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The Two Mile Ride
October's Ride ended just two miles from where it started, but our intrepid ride leader managed to take us on a 49 mile shortcut. The Pernicious Panheads were again out in force, but an Unbeatable ULH, two Invincible Indians, and an eXcellent XLCH evened out the consist.
The Riders: Joe Earman, Craig Williams, Chip Brady, Juan Sakata, Mike Mueller, Tom Hardy, Bob Nicholas, King Troensegaard, Dave Hennessey, and we welcomed Danny Burns, a Panhead rider from across the Potomac River.
The Party Crashers: Steve Geissler and George Downes showed up at the Hennessey's just in time for the food and free beer.
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We met at George Downes' large truck repair shop, New Baltimore Garage, or as George lovingly calls it, “The Grunge Emporium”.
A dozen doughnuts disappeared directly. The riders made a timely rendezvous, a relative rarity for the Highlands Chapter.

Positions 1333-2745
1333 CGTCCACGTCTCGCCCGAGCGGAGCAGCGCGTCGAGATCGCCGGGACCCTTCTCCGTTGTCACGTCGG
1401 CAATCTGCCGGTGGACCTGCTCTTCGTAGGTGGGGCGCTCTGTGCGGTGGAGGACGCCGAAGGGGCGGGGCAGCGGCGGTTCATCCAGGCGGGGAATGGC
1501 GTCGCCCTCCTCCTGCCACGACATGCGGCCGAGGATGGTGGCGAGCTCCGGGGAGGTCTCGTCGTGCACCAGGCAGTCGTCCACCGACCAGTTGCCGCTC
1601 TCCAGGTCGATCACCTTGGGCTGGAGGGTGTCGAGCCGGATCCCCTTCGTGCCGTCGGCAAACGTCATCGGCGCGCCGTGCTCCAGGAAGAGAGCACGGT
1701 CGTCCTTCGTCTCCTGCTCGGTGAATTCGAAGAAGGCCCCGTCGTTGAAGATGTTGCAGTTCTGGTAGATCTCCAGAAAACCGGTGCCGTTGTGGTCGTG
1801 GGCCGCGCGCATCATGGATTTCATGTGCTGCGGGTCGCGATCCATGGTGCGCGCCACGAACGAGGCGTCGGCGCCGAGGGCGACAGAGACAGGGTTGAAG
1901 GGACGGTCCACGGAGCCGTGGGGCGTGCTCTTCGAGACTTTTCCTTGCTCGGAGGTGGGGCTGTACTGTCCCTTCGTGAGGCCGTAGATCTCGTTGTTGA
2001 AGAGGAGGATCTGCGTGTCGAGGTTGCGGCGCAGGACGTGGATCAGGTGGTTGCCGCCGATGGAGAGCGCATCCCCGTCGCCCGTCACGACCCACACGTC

We headed south on U.S. Route 29, and soon turned on to rural Green Road, where our first stop was the Warrenton Air Park, also the home of the DC Skydiving Center. We watched a number of people, mostly young girls, jumping out of perfectly good airplanes. We then hopped back on our land-bound steeds, and proceeded onto Rogues Road, one of Fauquier County's most scenic byways.
Rogues Road brought us to Vint Hill Farms Station , a now-defunct U.S. Army Intelligence facility. As WWII was starting in Europe, a farmer called the FBI to report that he was receiving radio transmissions in a strange language. Soon, the U.S. Army was moving in, and the cows were moving out. Vint Hill Farms Station was an important Army/NSA facility until it closed in 1997. Today, Vint Hill is home to the Federal Aviation Administration's Potomac Consolidated TRACON, which provides air traffic control for all of the Washington DC airports. We toured the TRACON a couple of years ago.
But more importantly, Vint Hill is now home to Old Busthead Brewing Company, where we sampled their beers, took a 30-minute tour of the brewery, and learned all about the four fundamental forces of the universe: water, malt, hops and yeast.
After tasting and touring a commercial brewery, we rode the last few miles to the Hennessey's, home of the nano-sized Broad Run Brewing where we quaffed a few pints of Tsawwassen Ferry Pale Ale. Dave cooked cheeseburgers and knockwurst on the grille, and Jennifer served up a variety of side dishes. George Downes showed up a few minutes later in his 1929 Ford Model A Speedster, which caused a great sensation. Soon Steve Geissler pulled in riding his 1948 Indian Chief.
Good Weather, Good Friends, Iron Steeds